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Nick is the narrator in The Great Gatsby. If it wasn't for Nick, we wouldn't have the background information on Gatsby we get in Chapter 6, and this is of vital importance because it shows his progression from James Gatz to Jay Gatsby.
Nick is also a very reliable narrator. Despite the fact that he is a character in the novel, he is able to maintain a relatively objective perspective on the events of the novel. In fact, he prides himself (without seeming too proud or pretentious) on this fact. At the beginning of the novel, he notes this quality, one that indirectly comes from the lessons of his father:
In consequence, I’m inclined to reserve all judgments, a habit that has opened up many curious natures to me and also made me the victim of not a few veteran bores.
Nick is therefore not judgmental in the pejorative sense. Nick does make judgments but they are relatively unbiased. He examines particular things such as the nuances of Gatsby's and Daisy's gestures. He recognizes symbolic features in some of the other characters' (namely Gatsby's) lives. For example, Nick notices that when Gatsby and Daisy are reunited, the beckoning green light at the end of her dock has lost, for Gatsby, its symbolic significance.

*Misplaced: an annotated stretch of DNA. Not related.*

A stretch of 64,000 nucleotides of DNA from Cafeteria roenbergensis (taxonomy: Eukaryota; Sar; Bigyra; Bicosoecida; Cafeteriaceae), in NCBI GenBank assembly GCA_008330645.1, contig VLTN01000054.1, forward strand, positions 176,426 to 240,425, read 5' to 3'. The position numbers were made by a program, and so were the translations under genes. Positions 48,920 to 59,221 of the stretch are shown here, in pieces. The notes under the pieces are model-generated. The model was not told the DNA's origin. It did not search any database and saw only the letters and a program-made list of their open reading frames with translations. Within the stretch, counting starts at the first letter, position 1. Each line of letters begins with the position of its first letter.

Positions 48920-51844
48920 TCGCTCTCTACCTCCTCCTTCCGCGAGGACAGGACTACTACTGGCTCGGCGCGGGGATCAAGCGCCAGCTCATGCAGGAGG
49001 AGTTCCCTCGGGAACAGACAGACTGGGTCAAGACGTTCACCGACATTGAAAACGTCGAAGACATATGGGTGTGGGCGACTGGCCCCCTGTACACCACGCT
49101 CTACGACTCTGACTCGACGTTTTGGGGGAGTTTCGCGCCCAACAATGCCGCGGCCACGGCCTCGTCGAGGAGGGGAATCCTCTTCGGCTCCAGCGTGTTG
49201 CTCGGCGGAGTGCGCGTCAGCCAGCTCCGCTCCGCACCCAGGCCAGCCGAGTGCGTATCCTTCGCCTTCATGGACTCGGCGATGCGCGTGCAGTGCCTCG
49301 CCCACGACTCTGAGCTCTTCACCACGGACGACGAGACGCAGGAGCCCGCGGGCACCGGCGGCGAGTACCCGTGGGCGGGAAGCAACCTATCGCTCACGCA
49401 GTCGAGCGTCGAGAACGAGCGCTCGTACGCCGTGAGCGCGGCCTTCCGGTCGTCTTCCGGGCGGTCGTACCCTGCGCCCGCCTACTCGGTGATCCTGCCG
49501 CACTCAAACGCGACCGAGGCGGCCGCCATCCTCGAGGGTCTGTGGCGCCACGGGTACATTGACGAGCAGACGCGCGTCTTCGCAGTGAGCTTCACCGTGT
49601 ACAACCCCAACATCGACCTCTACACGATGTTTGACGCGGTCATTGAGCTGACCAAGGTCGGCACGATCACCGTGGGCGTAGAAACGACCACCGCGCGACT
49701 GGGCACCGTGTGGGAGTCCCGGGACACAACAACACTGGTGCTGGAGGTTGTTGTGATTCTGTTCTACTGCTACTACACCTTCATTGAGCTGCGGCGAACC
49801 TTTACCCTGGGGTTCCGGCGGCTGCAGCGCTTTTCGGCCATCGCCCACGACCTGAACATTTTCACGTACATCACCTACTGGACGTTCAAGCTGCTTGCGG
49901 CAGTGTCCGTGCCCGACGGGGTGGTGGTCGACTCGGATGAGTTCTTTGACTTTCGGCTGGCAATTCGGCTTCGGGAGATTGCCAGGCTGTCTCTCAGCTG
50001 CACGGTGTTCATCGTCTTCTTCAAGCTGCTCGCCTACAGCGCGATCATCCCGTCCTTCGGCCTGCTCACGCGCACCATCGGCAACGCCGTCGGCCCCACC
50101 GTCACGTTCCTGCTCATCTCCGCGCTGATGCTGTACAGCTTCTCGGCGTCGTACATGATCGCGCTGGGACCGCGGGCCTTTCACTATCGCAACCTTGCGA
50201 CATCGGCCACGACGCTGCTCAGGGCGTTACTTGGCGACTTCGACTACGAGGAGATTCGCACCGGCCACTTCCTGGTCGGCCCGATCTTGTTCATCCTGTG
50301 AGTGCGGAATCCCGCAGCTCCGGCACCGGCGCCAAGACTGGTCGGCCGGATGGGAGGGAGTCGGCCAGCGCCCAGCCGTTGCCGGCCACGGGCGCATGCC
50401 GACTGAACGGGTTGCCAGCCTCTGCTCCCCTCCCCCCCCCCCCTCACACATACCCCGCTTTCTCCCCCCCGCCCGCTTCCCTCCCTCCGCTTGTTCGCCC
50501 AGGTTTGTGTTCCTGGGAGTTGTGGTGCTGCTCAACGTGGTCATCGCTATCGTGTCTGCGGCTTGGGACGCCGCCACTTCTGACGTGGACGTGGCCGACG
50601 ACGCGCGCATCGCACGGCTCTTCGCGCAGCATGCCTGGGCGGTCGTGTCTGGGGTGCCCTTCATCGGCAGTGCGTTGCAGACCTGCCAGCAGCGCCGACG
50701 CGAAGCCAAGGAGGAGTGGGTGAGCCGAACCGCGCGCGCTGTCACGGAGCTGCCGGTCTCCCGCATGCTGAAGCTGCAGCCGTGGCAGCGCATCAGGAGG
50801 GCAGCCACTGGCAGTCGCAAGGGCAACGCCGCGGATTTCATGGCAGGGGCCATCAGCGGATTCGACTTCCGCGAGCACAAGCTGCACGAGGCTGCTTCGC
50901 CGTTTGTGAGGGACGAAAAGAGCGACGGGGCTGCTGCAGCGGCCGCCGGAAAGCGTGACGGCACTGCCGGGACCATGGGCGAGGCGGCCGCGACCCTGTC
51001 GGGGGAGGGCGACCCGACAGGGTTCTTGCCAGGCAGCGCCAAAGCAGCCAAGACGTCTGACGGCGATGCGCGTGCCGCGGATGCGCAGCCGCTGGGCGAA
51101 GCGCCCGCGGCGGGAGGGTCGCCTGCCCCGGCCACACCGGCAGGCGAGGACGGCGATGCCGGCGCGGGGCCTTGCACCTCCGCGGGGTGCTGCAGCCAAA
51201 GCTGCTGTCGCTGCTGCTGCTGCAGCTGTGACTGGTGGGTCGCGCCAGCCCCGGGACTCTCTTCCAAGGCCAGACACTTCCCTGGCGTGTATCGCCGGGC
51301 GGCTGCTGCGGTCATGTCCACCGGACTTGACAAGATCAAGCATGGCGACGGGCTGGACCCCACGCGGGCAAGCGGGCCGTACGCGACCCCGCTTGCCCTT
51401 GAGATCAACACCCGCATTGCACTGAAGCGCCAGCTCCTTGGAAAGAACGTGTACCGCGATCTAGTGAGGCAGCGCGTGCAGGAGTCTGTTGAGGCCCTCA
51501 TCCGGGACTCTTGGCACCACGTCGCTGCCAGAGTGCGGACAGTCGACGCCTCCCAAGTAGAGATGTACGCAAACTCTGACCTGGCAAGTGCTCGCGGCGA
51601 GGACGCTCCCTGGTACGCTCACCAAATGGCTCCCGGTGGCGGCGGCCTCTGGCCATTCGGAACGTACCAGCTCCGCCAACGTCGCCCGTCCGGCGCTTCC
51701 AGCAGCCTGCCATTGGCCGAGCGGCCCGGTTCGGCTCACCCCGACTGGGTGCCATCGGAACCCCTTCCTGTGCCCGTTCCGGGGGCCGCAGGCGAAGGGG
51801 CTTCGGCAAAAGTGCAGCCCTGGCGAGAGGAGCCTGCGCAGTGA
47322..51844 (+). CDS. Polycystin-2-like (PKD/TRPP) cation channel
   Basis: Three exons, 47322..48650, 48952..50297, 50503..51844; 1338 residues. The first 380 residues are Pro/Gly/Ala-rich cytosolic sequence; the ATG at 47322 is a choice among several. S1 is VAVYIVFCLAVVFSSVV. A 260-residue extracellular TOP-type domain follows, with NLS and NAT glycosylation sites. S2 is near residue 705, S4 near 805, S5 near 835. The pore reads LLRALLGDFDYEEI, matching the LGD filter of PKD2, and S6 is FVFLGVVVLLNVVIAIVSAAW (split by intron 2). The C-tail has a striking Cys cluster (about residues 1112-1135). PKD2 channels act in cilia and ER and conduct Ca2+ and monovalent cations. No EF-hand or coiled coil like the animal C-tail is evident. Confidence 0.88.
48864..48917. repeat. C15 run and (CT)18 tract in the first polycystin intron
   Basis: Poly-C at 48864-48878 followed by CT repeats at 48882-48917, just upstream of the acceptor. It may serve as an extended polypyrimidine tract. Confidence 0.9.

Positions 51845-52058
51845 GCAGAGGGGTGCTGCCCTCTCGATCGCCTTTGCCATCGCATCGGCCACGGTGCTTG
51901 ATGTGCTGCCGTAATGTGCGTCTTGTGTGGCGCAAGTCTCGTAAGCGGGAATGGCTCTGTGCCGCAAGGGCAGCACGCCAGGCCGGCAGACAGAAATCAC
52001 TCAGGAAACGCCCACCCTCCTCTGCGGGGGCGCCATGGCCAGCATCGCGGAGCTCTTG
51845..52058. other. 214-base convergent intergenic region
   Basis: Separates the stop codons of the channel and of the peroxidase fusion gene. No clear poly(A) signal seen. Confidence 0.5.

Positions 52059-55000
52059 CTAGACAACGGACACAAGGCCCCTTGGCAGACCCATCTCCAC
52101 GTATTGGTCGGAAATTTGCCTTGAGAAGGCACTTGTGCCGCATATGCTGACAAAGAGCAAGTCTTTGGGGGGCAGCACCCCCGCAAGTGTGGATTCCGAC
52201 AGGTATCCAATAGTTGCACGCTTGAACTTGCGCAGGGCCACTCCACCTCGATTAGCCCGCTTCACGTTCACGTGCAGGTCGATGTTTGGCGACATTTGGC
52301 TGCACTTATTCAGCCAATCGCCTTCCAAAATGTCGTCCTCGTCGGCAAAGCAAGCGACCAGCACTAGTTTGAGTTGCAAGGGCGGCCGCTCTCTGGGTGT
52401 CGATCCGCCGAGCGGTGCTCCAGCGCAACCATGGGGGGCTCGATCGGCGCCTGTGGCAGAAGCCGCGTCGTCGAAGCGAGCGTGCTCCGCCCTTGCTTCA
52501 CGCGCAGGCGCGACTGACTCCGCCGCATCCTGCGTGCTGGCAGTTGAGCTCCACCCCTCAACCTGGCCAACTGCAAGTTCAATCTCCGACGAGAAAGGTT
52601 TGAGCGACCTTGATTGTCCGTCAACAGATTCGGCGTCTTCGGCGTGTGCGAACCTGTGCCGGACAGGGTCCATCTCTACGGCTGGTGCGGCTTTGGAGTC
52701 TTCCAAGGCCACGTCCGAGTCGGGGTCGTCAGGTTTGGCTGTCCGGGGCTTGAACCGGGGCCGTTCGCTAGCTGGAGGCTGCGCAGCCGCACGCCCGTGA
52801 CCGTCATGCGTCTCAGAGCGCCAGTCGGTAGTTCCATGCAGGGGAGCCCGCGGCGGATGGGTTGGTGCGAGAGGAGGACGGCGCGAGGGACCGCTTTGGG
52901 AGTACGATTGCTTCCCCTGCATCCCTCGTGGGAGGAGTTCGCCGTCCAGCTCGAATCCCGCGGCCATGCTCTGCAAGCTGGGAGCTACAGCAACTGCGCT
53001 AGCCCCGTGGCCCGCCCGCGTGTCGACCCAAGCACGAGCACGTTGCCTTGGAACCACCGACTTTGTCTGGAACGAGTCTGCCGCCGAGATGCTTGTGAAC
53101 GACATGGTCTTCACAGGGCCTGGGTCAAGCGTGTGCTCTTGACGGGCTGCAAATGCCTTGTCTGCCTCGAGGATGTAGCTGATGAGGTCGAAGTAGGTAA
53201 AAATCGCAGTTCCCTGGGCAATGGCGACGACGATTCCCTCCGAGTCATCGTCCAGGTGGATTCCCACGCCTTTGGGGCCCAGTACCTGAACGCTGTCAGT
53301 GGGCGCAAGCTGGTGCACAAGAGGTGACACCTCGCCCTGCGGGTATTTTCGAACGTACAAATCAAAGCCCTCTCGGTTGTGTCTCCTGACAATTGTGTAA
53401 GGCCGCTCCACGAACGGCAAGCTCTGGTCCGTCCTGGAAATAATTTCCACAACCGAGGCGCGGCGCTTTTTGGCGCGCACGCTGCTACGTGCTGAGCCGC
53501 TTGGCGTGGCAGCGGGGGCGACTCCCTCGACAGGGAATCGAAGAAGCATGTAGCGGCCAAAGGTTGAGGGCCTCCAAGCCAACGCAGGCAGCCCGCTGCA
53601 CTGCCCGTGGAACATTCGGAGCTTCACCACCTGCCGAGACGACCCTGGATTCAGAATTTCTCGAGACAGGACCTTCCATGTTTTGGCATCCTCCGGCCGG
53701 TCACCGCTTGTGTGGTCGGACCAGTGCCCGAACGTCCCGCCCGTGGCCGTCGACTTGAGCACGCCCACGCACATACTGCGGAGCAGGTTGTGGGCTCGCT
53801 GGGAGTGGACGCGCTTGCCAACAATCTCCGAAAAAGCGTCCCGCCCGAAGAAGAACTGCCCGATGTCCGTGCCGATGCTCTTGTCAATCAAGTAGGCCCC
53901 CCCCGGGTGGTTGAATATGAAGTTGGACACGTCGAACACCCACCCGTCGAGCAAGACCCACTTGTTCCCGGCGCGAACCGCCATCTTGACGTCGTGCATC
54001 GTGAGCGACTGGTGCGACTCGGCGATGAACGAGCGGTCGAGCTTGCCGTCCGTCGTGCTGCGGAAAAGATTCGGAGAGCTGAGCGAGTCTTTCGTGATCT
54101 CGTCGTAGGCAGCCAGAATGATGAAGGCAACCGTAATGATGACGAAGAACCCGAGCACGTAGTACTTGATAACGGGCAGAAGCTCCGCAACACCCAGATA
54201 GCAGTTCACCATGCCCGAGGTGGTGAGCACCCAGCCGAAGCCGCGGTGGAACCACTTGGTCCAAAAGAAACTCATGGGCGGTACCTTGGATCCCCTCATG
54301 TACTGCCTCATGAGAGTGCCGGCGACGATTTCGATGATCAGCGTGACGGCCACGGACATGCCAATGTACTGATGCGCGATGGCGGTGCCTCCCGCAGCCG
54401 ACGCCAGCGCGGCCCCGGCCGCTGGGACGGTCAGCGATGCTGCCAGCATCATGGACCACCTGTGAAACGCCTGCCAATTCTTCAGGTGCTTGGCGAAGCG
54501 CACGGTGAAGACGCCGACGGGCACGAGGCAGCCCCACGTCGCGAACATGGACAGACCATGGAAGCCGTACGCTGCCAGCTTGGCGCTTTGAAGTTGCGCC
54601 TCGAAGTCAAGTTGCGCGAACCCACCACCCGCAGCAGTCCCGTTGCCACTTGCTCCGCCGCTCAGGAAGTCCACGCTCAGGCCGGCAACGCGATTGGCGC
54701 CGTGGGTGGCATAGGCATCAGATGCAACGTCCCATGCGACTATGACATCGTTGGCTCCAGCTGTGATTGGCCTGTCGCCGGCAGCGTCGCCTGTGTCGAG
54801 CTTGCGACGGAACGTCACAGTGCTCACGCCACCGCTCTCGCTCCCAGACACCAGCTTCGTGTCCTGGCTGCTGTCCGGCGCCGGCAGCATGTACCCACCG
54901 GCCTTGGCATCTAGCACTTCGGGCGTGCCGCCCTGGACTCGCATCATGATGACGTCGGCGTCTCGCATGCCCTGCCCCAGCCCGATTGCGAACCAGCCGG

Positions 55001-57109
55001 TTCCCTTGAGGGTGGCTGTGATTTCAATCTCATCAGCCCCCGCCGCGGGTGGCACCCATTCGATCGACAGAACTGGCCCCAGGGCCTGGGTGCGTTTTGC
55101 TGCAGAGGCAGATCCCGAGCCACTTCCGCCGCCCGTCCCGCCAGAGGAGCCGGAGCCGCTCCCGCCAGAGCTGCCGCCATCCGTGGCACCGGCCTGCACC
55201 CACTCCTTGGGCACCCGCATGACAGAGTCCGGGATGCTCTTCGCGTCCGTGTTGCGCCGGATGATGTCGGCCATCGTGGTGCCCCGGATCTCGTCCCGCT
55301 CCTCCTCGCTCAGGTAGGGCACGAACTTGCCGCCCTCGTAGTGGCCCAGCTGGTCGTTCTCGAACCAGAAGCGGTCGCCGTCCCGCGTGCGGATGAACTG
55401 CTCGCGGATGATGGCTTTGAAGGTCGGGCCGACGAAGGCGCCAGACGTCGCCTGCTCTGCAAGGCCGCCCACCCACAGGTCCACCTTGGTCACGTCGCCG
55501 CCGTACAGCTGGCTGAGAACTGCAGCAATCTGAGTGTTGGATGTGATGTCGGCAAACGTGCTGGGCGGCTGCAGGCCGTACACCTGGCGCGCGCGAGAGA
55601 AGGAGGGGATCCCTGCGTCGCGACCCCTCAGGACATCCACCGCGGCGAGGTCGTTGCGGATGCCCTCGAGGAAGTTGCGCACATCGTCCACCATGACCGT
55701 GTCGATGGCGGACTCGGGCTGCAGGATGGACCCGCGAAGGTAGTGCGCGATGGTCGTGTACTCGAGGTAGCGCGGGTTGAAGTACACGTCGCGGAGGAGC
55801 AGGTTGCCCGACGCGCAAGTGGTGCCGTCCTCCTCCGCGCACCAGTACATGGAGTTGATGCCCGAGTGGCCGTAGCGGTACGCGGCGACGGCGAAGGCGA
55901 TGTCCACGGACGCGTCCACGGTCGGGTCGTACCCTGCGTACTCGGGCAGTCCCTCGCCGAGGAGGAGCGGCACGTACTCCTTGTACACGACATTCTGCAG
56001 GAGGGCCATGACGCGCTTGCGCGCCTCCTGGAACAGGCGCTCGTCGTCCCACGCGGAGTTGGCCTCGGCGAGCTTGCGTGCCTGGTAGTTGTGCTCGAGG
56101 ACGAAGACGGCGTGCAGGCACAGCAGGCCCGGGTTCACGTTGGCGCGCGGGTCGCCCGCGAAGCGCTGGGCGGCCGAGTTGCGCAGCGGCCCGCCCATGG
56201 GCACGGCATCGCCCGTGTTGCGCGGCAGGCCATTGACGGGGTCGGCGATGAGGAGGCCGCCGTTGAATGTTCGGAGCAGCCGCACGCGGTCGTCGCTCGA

Compared to the great distance that had separated him from Daisy it had seemed very near to her, almost touching her. It had seemed as close as a star to the moon. Now it was again a green light on a dock.
Throughout the novel, green becomes symbolic of Daisy, the American Dream, and money. Nick subtly points these symbols out and in this way, he acts like the reader's guide as he deciphers the other characters' behaviors, revealing their motivations and desires.
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